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Kids and Allergies: Peanut butter and the field trip

Submitted by on Saturday, 18 October 2008 No Comment

A friend passed along this forum posting today, from the files of “things you don’t think of until everything’s screwed up.”

A mom whose first-grader is contact-allergic to peanut — that means he can have a reaction by touching amounts invisible to the naked eye — wrote at CentralValleyMoms.com about a potentially dangerous incident involving her son’s first field trip.

Everything was set and the boy was excited about going to the pumpkin patch. Until the school nurse and teacher called the mother this morning and told her that the sack lunches the cafeteria had made for the class included peanut butter and jelly sandwiches.

The mother was home sick with two other sick children and couldn’t go.

You wonder how on Earth the ball got dropped to that extent. The nurse knew the kid’s contact allergic. The teacher knew the kid’s contact allergic. For the most part, the mother gave her school district high marks for its efforts to keep her son safe.

But no one tells food services that peanut butter and jelly is a potentially deathly bad idea? I don’t get it.

Granted, no one can think of everything but this is a pretty huge thing to overlook. And now I’m working overtime trying to think of what I’m missing when it comes to Big Guy’s first field trip in a few weeks — also to a pumpkin patch.

Although I thought I’d learned my lesson about not asking enough questions after seeing peanut butter and crackers in Big Guy’s classroom during parent orientation, had my friend not passed along the other mom’s post, I might have goofed up again.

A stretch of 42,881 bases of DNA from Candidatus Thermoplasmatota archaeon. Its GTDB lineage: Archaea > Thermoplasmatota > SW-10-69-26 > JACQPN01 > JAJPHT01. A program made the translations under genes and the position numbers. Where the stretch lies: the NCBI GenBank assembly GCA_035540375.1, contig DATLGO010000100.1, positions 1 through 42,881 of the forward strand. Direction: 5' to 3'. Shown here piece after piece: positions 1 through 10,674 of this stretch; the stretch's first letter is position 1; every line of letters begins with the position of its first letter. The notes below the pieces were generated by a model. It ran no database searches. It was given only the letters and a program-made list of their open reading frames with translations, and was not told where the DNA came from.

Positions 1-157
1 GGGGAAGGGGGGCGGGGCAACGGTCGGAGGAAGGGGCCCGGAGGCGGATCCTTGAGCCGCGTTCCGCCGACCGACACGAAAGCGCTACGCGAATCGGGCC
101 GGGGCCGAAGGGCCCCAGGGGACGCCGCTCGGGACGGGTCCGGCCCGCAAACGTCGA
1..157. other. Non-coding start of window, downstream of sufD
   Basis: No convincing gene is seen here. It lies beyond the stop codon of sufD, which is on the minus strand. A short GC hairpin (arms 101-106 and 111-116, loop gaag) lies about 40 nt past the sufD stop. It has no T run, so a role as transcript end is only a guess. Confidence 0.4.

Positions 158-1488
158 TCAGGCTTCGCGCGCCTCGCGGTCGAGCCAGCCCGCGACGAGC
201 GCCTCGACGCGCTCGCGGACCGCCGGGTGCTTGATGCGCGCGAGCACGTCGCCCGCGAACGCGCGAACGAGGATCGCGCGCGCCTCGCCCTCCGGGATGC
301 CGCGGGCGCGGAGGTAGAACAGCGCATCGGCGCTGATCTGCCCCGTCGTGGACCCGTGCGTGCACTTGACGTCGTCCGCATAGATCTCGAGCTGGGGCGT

So tonight I emailed Big Guy’s teacher with a slew of questions: Will the kindergarteners have their usual morning snack? Will it be something brought from the school, which can be controlled pretty easily, or purchased at the patch, which could get complicated?

If it’s the latter, I volunteered to bring a vat of hand sanitizer — she’d already asked me to come along, because we know they sell nuts at the pumpkin patch and an extra set of eyes on Big Guy will be helpful.

Now that I’ve googled around a bit, I think wipes will be a better bet than sanitizer. Some studies have shown that sanitizer alone leaves detectable amounts of peanut allergens on hands. Big Guy’s reacted before to third-hand trace amounts.

And could school officials alert parents of children in the other class that they can’t eat peanut products on the bus?

Argggggghhh. So much to think about for one little half-day jaunt. Can’t wait until he’s in junior high and they fly across the country to Washington, D.C.

Copyright 2008 Debra Legg. All rights reserved.

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